Flossing is one of the most important parts of your dental routine. Even if you brush your teeth, two minutes at a time twice a day, you are still leaving a majority of your teeth untouched, especially between the teeth. These are great places for plaque and food debris to accumulate and cause gum disease and tooth decay.
The condition we’re trying to prevent, which is gum disease, is something that takes years to develop, and most of the studies only last for a few weeks or months,” says Dr. Tim Lafolla, a dentist associated with the National Institutes of Health. “So the evidence that we gather from these studies is fairly indirect. We can look at bleeding gums, we can look at inflammation, but we have to extrapolate from that evidence to gum disease.”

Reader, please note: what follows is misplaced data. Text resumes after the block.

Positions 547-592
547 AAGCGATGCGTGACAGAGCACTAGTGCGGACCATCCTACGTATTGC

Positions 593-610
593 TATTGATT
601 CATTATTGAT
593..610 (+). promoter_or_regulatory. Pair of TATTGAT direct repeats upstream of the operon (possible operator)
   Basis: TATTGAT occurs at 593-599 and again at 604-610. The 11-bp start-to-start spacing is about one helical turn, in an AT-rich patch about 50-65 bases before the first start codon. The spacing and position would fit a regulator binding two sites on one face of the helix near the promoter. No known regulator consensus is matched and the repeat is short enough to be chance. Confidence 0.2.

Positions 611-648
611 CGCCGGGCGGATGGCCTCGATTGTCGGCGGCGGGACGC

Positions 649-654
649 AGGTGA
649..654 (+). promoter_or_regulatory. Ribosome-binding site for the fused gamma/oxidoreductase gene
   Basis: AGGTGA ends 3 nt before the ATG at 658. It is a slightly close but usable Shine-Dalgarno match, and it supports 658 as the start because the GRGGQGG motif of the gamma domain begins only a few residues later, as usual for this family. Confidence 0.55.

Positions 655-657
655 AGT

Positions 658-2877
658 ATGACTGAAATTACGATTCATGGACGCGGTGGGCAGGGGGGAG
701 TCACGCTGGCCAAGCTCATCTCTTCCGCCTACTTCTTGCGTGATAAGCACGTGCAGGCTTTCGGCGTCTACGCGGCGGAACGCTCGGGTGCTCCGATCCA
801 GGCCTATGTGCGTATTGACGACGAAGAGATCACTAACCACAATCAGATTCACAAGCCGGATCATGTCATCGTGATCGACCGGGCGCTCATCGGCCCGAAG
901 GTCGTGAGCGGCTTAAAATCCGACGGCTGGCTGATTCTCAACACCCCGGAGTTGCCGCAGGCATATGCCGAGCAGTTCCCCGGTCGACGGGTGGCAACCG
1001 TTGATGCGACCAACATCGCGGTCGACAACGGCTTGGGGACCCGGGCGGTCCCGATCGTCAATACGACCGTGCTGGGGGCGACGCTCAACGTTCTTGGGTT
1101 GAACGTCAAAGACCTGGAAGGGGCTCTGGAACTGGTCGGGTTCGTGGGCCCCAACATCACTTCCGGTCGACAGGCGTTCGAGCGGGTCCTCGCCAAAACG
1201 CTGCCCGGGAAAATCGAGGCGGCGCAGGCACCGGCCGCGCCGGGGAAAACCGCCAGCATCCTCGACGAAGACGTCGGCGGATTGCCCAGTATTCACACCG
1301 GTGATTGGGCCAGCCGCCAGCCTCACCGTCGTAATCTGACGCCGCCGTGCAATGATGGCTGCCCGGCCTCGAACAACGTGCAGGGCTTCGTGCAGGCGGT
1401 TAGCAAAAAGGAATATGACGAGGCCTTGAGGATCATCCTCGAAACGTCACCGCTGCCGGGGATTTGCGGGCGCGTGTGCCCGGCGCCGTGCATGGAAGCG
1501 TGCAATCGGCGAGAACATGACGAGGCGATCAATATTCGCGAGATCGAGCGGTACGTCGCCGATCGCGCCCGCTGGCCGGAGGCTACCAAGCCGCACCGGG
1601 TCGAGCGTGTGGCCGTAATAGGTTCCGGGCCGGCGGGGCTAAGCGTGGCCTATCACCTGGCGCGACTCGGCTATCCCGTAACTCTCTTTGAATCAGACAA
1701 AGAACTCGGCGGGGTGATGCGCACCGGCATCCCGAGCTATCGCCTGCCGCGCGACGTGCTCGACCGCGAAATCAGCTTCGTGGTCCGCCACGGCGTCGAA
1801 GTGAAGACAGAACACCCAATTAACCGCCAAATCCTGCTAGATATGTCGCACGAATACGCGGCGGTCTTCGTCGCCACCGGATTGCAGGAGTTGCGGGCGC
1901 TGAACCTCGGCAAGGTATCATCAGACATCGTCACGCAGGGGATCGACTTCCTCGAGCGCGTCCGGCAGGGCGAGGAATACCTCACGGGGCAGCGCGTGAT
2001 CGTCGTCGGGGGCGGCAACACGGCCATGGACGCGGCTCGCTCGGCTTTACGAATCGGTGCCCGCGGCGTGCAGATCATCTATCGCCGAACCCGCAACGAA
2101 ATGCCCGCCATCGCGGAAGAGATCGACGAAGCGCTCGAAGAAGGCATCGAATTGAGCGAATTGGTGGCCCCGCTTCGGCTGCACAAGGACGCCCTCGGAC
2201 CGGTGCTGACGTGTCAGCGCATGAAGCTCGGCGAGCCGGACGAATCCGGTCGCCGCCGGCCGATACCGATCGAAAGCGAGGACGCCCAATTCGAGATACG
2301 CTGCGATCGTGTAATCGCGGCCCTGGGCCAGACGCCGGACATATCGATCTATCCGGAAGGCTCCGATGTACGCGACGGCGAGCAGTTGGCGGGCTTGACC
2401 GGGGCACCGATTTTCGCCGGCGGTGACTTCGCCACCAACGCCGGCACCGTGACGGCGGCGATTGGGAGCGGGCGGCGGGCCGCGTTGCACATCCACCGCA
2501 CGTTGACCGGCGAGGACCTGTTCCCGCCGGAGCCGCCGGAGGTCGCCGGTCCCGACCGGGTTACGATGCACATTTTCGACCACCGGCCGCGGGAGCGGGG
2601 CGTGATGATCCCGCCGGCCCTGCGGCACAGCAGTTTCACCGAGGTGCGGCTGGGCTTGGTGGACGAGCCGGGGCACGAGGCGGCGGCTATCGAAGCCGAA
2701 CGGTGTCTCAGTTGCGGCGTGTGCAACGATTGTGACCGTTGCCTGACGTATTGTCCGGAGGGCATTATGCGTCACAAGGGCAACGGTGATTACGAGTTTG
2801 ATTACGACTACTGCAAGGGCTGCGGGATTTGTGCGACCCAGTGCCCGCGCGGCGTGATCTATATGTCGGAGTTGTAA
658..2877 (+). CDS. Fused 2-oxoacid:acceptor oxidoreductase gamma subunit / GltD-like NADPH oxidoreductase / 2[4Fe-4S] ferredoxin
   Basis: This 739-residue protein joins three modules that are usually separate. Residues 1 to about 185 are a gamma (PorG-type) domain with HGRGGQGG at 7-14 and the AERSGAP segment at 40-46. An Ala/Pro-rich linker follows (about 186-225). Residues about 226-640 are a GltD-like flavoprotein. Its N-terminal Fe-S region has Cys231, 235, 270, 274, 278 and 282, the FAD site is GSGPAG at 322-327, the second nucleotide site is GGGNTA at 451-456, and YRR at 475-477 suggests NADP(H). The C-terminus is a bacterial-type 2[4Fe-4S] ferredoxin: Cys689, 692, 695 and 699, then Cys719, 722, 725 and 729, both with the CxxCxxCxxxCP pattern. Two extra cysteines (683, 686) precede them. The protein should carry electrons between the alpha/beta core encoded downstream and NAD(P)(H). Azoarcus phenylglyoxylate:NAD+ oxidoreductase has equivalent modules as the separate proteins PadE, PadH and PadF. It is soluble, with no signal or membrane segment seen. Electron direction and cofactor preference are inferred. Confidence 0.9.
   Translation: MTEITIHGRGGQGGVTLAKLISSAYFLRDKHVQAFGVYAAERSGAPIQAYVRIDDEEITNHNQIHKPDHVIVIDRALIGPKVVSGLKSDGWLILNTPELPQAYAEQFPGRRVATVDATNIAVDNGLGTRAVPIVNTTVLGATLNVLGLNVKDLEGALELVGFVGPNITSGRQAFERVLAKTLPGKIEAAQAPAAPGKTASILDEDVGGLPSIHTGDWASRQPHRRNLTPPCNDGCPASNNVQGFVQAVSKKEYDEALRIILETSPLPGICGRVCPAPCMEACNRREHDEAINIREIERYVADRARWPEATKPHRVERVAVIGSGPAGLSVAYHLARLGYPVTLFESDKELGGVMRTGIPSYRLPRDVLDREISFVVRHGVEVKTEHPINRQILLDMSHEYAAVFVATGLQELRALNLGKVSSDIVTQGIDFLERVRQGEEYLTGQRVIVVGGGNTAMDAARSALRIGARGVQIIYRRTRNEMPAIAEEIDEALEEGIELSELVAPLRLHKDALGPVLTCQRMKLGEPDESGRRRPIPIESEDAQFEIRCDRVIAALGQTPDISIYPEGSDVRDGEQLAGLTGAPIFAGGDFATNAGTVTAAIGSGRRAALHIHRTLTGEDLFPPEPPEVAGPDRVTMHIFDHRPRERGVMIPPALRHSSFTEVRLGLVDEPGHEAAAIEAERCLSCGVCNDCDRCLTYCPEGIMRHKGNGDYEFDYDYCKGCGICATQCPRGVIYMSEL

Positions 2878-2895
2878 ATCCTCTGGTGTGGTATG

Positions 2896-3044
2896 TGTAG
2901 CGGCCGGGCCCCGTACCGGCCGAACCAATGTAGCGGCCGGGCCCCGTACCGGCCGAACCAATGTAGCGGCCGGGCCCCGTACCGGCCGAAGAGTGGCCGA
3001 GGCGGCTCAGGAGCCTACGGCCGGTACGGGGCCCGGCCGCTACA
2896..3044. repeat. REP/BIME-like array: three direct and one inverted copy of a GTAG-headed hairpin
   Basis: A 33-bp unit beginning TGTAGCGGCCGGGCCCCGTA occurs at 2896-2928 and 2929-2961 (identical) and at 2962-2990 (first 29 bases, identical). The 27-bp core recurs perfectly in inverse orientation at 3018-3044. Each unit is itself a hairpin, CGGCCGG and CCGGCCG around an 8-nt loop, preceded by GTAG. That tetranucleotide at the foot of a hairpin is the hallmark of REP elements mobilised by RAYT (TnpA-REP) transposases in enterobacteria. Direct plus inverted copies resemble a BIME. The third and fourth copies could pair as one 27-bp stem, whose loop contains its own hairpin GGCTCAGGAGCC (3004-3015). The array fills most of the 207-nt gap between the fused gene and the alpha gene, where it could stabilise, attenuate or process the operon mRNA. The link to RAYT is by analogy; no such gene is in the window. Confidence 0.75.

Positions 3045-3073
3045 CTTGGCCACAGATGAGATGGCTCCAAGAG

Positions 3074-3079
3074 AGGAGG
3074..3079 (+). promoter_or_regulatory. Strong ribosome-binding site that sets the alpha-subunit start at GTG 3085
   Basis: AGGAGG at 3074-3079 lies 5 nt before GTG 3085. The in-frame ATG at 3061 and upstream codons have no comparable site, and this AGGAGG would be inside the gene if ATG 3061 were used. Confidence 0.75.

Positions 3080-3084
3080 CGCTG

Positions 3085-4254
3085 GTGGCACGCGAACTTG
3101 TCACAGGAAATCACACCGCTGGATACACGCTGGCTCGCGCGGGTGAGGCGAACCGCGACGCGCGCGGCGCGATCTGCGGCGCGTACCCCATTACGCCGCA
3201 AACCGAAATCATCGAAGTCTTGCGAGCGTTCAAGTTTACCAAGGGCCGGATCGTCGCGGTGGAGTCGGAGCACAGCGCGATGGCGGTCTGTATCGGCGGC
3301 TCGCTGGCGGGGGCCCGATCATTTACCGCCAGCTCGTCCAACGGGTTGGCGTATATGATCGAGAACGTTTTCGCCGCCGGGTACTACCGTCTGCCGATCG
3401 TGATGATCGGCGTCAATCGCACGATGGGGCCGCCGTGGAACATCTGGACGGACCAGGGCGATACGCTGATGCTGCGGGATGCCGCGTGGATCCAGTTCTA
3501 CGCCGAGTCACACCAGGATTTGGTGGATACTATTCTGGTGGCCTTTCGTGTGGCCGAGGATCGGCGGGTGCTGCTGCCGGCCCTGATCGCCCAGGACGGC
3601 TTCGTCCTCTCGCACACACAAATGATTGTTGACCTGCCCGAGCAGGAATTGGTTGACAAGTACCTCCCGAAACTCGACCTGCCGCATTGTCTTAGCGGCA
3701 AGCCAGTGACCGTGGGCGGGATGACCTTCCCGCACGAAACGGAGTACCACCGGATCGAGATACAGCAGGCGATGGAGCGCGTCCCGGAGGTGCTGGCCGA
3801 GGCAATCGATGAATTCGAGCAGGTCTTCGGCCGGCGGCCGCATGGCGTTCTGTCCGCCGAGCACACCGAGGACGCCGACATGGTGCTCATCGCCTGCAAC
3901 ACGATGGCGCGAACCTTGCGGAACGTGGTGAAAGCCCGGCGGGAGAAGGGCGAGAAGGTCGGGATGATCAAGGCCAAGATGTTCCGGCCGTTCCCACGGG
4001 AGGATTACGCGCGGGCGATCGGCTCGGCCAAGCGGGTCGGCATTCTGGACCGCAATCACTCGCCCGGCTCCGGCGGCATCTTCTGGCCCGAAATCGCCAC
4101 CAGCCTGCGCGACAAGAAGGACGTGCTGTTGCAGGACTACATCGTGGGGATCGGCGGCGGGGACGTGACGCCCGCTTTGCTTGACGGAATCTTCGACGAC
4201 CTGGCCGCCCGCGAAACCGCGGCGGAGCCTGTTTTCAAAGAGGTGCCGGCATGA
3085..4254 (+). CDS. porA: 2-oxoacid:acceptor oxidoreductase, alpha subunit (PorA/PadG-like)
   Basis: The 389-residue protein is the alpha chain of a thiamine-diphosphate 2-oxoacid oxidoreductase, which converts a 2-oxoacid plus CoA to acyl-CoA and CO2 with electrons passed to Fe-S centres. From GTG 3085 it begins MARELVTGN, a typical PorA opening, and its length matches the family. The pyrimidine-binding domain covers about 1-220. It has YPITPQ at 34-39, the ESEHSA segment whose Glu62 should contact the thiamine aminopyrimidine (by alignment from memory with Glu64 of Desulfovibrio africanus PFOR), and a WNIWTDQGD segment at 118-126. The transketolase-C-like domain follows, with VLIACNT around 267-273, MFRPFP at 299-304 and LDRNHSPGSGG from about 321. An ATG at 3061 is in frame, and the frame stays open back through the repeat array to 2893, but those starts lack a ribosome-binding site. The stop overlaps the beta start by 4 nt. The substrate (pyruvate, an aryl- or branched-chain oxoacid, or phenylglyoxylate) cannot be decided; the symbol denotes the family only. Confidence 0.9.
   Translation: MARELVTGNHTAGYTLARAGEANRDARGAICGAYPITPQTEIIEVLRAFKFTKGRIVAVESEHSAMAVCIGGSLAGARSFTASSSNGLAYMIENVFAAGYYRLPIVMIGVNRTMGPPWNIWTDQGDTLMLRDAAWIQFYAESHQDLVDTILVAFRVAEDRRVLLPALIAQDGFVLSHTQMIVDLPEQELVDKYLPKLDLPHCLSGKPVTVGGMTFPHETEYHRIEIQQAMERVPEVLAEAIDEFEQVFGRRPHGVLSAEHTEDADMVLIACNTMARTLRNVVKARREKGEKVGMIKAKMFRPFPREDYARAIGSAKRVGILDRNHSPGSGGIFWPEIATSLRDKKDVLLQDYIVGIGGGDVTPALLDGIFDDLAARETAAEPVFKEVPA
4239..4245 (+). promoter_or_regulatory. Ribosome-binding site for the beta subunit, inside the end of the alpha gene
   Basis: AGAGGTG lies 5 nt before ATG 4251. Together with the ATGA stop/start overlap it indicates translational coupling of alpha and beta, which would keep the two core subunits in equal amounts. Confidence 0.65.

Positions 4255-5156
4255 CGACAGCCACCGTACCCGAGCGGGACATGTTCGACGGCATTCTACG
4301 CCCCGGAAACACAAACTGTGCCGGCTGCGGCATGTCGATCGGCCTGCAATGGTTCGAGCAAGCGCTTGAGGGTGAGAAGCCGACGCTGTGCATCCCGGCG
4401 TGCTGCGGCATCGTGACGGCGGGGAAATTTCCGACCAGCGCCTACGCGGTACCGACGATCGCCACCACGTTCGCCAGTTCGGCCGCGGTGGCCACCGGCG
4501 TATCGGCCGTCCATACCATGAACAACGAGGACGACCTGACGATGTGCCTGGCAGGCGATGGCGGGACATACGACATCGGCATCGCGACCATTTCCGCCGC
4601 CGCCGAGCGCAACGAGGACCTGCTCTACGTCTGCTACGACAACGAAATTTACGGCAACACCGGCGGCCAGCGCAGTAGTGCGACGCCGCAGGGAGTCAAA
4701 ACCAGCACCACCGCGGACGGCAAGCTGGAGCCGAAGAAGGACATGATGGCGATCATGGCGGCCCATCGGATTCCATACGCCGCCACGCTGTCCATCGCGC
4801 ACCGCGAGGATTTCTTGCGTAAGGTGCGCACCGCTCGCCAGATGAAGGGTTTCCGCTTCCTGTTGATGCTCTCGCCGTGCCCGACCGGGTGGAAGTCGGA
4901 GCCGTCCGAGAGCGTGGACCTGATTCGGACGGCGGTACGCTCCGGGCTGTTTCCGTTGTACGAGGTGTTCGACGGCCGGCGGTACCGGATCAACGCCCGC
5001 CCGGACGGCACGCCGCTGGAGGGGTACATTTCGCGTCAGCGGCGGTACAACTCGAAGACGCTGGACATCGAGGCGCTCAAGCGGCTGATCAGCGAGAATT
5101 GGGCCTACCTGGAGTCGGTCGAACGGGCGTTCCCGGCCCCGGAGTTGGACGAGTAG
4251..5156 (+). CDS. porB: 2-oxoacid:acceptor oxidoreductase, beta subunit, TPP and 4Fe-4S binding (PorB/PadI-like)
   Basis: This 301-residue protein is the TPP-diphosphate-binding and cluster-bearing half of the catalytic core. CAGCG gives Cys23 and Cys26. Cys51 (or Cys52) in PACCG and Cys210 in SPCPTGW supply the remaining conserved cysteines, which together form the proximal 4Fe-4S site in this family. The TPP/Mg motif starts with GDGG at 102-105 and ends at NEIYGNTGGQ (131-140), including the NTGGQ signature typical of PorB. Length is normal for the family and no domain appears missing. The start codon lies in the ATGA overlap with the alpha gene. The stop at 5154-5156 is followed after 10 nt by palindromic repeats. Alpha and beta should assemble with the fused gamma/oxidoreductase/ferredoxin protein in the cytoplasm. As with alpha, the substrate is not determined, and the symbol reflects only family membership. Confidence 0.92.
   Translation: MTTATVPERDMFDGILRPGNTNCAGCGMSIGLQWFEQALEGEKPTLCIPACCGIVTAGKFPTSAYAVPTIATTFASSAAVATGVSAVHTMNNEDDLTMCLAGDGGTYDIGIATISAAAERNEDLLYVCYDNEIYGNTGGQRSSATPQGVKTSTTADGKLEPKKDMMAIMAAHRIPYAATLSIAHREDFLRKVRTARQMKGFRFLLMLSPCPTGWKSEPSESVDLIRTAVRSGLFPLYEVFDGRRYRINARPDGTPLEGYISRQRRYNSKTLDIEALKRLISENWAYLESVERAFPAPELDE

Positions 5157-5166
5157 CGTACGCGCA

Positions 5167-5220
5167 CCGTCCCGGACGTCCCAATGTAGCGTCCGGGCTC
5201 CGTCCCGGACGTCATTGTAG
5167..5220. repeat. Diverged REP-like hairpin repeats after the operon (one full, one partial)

Its important to make sure you are flossing correctly.
- Take a piece of floss approximately 18 inches in length and wrap it around two fingers, with more on one finger than the other. Leave one to two inches of floss to use as you move through your math.
- Slide the floss between your teeth up-and-down gently, while holding the dental floss tightly between your thumb and index finger.
- Move from tooth to tooth, make sure you do not skip your back teeth. Since you use these to chew the most, they are more susceptible to plaque, gum disease and tooth decay.